At the time of its launch way back in 1998, FruityLoops (as it was then called) was a primitive drum machine, but as the program involved into something considerably more complex (eventually earning full DAW status), it quickly gained popularity with producers across a variety of genres.
An intuitive loop-based workflow plays a major part in making FL Studio so popular with beginners and experienced computer musicians alike and, unsurprisingly, v9 doesn't depart from this formula.
At first glance, existing FL Studio users might struggle to spot the changes in the latest version, for besides a handful of extra plug-ins, FL9's enhancements are behind-the-scenes coding upgrades and interface tweaks.
Autogun is the only new instrument and is based on the additive synthesis engine of Image-Line's Ogun plug-in. It has a preposterous 4,294,967,296 pseudo-random presets to step through, but thankfully, you can 'bookmark' good sounds and even share them with other Autogunners.
However, while Autogun is pretty cool, it's already available as a freeware Windows VST, so it doesn't add any value to the package. And in a similar way, Image-Line advertises the inclusion of demos of their Sakura and Ogun synths and the Gross Beat time-manipulation effect as "new plug-ins", which we think is misleading.
Of more value is the inclusion of five existing synths - DX-10, WASP, WASP XT, SimSynth and DrumSynth - that were previously bundled only with the top-of-the-range editions of FL Studio, but now come with all packages except Express.
Perhaps most enticing are the new effects. Vocodex is a huge step up from the old Fruity Vocoder, with a clear interface that makes it quick and easy to dial in great sounds. Stereo Shaper, meanwhile, is a mid/side-capable stereo processor, with a mixer for left/right channels and their inverted equivalents, plus knobs for channel delay and phase offset.
M/S processing might not seem like an obvious choice for an FL Studio effect, but it's such a powerful concept that its inclusion can only be a good thing. There are lots of useful presets, too, divided into an Effects bank (with presets for 'stereoising' mono signals and other interesting stereo effects), and a Mixing bank.
Not many DAWs boast such a straightforward yet comprehensive M/S tool and Image-Line are to be applauded for making a potentially confusing technique so accessible.
The new Riff Machine feature tied into the piano roll makes it easy to come up with riffs, arpeggios and chord progressions. In a nutshell, it's an automatic pattern generator that enables one to set a few key parameters that determine the melody and groove of a riff, with the results being sent to the piano roll. And if that still sounds too much like hard work, there's a surprisingly effective random option.
As we mentioned, many of the improvements to FL9 have been made under the hood, and although they might not be as exciting as fancy new plug-ins, they're important in making FL Studio a swifter, more powerful program.
Fruity Limiter and the Mixer both now make sidechain routing a whole lot easier, for example, and the Fruity Wrapper channel can now take full advantage of third-party plug-ins with more than two outputs.
The Playlist gets a minor overhaul to include track names and icons, mute switches, clip grouping and its own play button. Meanwhile, the new 'volatile linking' feature enables hardware controllers to link to the last parameter adjusted by the mouse.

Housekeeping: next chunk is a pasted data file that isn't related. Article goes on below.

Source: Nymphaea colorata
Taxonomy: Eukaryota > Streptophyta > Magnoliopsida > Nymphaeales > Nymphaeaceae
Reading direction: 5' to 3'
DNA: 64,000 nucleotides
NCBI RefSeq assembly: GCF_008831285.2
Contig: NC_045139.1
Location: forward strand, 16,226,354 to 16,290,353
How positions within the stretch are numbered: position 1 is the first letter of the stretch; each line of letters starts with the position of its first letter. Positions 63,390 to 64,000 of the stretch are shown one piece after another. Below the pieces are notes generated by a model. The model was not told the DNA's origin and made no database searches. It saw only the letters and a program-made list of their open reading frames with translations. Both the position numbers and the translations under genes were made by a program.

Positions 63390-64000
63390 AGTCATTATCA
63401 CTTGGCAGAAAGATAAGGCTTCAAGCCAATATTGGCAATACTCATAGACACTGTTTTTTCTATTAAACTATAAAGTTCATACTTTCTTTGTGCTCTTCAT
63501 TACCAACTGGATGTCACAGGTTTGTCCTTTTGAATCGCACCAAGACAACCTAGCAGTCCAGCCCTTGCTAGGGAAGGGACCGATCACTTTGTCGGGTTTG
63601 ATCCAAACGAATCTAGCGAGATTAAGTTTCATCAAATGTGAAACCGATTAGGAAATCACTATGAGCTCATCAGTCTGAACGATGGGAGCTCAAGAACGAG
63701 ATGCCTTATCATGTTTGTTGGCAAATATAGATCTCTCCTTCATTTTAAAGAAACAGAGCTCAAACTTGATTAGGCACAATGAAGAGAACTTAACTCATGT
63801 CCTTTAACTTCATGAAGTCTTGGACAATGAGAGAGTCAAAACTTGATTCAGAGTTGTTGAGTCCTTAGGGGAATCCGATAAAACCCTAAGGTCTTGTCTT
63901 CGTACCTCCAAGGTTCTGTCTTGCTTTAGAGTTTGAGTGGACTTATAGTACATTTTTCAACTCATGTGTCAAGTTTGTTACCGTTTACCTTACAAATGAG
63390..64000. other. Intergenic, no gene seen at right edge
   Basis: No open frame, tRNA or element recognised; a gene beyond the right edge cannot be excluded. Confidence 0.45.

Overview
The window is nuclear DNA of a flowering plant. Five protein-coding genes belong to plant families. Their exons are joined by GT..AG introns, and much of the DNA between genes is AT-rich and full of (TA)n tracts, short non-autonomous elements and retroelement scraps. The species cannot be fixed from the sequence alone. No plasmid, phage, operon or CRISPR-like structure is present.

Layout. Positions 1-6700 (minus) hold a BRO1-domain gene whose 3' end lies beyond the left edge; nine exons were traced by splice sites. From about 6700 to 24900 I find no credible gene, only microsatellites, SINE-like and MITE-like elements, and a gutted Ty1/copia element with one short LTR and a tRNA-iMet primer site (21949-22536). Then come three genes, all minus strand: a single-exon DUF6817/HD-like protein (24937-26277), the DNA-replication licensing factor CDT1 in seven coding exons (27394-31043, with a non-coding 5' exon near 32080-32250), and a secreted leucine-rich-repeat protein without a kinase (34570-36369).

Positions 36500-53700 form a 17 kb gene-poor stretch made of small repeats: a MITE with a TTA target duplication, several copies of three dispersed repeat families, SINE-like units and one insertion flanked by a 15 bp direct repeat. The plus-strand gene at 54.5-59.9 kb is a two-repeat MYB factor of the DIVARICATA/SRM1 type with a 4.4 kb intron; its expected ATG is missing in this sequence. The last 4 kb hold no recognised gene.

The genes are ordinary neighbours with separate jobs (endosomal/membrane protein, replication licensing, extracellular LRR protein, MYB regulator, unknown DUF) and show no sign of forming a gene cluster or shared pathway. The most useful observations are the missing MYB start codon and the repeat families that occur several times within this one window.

FL Studio already supported multicore processing for instruments, but FL9 introduces long-awaited support for multicore effects processing. This is a huge improvement over FL8, enabling effects to work more efficiently thanks to multithreading.
The minimum system requirements remain relatively modest, and there's full support for Boot Camp on Macs (although you could say that about any Windows application, so no surprise there).
There are a few glaring omissions, though. For one, it's hard to believe that plug-in delay compensation (PDC) still has to be adjusted manually when just about every other DAW does it automatically. There's also still no dedicated freeze function.
On a more positive note, with a list of bug-fixes and minor enhancements as long as your arm, FL9 should be more stable than any previous version and, indeed, we found it to be rock solid, handling everything we threw at it.
Image-Line offers FL Studio packages at price points to suit every pocket. The complete Signature Edition (reviewed here) costs $299, while the next step down, Producer Edition ($199), loses a few plug-ins - most notably the Maximus multiband compressor/limiter, Hardcore guitar effects, Sytrus synth and DirectWave sampler. If you can live without those, Producer Edition is great value.
At $99, Fruity Edition is still a complete DAW with piano roll features, but it doesn't offer audio recording capabilities or more advanced features like Slicex and Edison for audio manipulation.
Finally, Express Edition ($49) has a greatly reduced feature-set and lacks piano roll and audio recording capabilities - it's less of a fully-fledged DAW, but still includes a step sequencer, arpeggiator and MIDI support.
Whichever package you go for, though, Image-Line will give you free upgrades for life. Boxed versions are available, but they're more expensive and don't entitle you to subsequent free upgrades. Strange…
It's been clear since the days of the original FruityLoops that the FL Studio concept isn't for everyone - it's different to other DAWs and seems to divide opinion. Most current FL Studio users will receive v9 for free, and while it's not a massive update, they surely won't be disappointed.
The real issue is whether it's enough to attract newcomers to the FL Studio stable. If you haven't yet, we strongly recommend that you give it a try - you may be surprised at the powerful punch it packs.